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Does it refer to "See's Candies and Coca-Cola's stocks"?

It's not the not selling that makes these so good, it's that discipline to buy things only when he really, really likes them," Lowenstein says.

Source: Warren Buffett's winning investing strategy can be applied to any purchase you make

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I can't be sure, but after reading the article it seems like it's a mistake in the quote. The quote is seemingly talking about Buffett's ability to pick good investments, but it doesn't make sense with the word these. What I believe the quote was supposed to be:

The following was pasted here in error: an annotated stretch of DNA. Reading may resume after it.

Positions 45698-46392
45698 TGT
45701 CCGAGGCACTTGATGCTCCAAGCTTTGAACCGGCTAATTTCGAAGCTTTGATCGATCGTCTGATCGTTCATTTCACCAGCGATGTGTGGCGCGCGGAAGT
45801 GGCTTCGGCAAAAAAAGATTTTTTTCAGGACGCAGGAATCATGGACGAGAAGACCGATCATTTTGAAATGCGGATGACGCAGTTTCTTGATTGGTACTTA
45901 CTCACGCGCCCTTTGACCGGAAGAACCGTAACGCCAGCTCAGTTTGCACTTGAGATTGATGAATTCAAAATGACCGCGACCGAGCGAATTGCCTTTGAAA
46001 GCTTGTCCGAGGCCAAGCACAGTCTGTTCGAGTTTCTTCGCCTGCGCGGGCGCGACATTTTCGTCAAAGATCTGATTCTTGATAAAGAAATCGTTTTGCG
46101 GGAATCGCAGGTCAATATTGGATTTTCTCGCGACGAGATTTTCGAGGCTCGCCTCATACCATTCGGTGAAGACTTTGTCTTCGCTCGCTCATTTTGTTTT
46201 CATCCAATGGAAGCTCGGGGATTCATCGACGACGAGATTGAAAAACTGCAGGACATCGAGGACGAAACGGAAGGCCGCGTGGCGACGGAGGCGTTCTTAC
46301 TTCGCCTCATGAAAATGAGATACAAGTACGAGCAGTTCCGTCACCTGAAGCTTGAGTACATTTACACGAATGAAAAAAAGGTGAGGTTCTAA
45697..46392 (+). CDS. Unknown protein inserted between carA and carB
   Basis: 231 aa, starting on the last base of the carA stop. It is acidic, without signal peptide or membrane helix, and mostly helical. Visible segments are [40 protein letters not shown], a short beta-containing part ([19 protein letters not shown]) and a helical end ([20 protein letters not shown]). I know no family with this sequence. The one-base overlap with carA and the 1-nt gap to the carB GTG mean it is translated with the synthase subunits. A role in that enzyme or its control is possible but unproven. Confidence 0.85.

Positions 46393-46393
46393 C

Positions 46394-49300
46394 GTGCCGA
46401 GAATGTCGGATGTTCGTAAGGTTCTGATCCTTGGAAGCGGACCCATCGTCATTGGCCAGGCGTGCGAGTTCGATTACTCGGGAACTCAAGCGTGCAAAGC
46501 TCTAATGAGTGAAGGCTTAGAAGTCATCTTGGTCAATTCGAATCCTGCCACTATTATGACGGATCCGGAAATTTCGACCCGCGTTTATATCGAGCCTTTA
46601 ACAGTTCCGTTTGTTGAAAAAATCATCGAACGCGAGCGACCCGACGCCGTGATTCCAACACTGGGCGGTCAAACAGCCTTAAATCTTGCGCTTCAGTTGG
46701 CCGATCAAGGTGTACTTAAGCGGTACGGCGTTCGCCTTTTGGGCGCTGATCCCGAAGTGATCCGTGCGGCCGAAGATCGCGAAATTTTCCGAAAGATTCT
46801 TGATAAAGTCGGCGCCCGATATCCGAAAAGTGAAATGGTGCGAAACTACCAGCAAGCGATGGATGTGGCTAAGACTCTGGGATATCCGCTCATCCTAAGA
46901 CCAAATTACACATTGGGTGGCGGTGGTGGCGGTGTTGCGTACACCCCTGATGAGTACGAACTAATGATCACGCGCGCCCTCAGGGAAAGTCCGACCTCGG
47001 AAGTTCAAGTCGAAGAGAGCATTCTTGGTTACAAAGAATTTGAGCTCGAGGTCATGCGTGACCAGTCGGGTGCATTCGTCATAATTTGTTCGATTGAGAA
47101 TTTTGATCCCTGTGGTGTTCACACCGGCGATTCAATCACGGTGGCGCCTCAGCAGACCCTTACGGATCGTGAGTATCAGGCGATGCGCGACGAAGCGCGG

"It's not the not selling that makes him so good, it's that discipline to buy things only when he really, really likes them," Lowenstein says.

Corrected, it's saying that what makes Buffett good is not sticking with his investments, but his self-control when it comes to choosing what to invest in.

  • these might refer back to "worthwhile investments" at the top of the article. – Tᴚoɯɐuo May 11 '17 at 16:59
  • That's what I thought too at first, but the second half of the statement doesn't make sense if that's the case though. The first half suggests the fact the stocks had not been sold as the reason they're good, but then starts talking about Buffett's discipline in the same sentence. I just cannot find a logical way to parse it with the these referring to the investments. – Cantalouping May 11 '17 at 23:21

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